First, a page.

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Re: XBL is (mostly) W3C redundant, and CSS is wrong W3C layer for semantic behavior *markup

From: David Hyatt <hyatt@apple.com>
Date: Sat, 4 Jan 2003 22:58:43 -0800
To: www-style@w3.org
Message-Id: <20F3C8B4-207B-11D7-8F9D-00039382AC6C@apple.com>

On Saturday, January 4, 2003, at 10:00 PM, Sandy Moss wrote:

> 3. This is all tangential to the real issue at hand
> anyway, and that is: does XBL even change tag
> semantics?  Perhaps superficially, but a graphical
> comparison of the language to others (CSS, Delphi,
> etc.) reveals an axiomatic TSGR[1] of no more than
> 20-30%.  This would seem to indicate, unless anyone
> has a more normative source, that semantic
> metamorphosis in XBL is negligible at best.
>

This seems to be the crucial point.  Does XBL have any more impact on 
semantics than CSS already does?

An XBL binding consists of four distinct subsections.  The first is an 
anonymous content template.  The second is a subresources section 
(which can include scoped stylesheets, scripts, and image resources).  
The third is an event handlers section.  The fourth section consists of 
methods, properties, and fields that can be defined on the object (and 
is roughly analogous to an IDL description of a new DOM interface along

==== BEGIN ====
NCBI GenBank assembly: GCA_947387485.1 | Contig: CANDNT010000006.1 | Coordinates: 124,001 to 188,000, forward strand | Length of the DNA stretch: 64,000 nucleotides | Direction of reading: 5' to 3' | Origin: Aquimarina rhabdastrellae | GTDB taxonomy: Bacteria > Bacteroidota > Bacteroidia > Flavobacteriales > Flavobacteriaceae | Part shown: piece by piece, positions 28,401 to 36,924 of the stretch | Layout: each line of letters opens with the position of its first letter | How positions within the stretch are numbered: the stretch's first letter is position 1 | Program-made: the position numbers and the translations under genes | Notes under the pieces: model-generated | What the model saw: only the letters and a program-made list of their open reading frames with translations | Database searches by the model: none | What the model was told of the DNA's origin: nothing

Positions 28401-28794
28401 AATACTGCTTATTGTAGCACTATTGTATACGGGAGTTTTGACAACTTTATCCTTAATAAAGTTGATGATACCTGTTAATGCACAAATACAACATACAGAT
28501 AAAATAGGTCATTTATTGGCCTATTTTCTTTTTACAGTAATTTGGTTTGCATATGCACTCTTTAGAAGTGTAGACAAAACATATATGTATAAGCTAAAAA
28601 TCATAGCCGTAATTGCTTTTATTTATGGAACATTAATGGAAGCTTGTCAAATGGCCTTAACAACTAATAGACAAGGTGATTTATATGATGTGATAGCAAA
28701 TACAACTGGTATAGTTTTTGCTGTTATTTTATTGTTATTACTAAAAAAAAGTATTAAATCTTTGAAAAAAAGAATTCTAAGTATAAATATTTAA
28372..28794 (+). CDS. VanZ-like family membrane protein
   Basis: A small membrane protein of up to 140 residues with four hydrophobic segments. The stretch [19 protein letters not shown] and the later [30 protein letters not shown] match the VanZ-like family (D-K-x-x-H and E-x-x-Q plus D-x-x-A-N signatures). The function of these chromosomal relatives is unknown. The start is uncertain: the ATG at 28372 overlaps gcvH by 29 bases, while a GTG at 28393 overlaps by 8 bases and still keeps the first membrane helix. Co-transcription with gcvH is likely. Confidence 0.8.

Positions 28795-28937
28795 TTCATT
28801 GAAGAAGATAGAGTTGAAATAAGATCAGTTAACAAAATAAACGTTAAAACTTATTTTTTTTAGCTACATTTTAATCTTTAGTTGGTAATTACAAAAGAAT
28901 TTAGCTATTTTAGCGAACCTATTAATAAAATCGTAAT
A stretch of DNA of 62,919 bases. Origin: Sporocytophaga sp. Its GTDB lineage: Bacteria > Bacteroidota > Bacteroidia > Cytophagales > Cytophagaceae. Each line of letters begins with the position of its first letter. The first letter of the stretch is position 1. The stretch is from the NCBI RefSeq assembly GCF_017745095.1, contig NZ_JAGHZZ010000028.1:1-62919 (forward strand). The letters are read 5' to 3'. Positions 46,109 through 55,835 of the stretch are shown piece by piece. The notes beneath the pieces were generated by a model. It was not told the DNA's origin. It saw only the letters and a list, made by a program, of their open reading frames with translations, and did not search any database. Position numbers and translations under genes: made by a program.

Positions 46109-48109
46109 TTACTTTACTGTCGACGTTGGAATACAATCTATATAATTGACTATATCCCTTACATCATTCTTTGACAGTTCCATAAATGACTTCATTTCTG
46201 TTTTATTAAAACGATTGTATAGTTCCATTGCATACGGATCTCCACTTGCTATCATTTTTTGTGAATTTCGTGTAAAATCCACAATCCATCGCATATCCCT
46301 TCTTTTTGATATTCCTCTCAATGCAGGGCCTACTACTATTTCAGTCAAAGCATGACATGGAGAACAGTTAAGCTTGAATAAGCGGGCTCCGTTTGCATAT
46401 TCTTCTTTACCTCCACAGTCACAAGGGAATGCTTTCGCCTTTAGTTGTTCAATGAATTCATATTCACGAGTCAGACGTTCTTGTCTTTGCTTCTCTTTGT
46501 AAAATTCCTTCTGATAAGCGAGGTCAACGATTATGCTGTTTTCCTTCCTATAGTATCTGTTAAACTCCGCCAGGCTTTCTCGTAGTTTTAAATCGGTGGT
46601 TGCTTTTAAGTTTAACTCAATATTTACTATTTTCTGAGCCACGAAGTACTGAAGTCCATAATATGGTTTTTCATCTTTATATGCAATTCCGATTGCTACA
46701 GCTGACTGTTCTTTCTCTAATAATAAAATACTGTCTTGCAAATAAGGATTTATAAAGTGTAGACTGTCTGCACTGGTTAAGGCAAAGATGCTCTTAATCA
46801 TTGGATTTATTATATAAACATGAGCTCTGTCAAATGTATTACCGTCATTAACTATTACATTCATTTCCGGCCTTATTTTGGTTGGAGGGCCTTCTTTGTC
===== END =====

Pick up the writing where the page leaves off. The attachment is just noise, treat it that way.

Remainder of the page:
with the implementation of that interface).

Much of the attention seems to be focused on the anonymous content 
feature of XBL.  I would argue that this feature has no more effect on 
semantics than the CSS 'display' property.  Using pure CSS, I can turn 
an <li> into a table-cell, or make a <table> into a block, or generate 
content before and after an element. The rendering object tree is 
already malleable from a CSS perspective, so in my mind there is little 
difference between the ability to morph the rendering object used and 
the ability to create an invisible subtree of rendering objects.  
Neither impacts the source document at all, so in my opinion the impact 
of CSS and XBL is similar.

The subresource section and the event handlers section don't affect 
semantics.  That leaves the implementation section.  The part of this 
section that could be considered problematic is that XBL can override 
methods and properties on an element, so it could in effect be used to 
extend and/or replace methods and properties outlined in the HTML DOM.  
For example, I could override getAttribute on all <table>s in a 
document using only CSS/XBL and make it do something completely 
different.

There are solutions however if this is deemed to be a problem.  
Standard interface methods/properties/fields could be designated as 
such, and an XBL implementation could be prevented from overriding them 
(although I should point out that some nifty examples have been built 
by overriding built-in DOM methods/properties).

Dave
(hyatt@apple.com)
Received on Sunday, 5 January 2003 01:59:39 GMT

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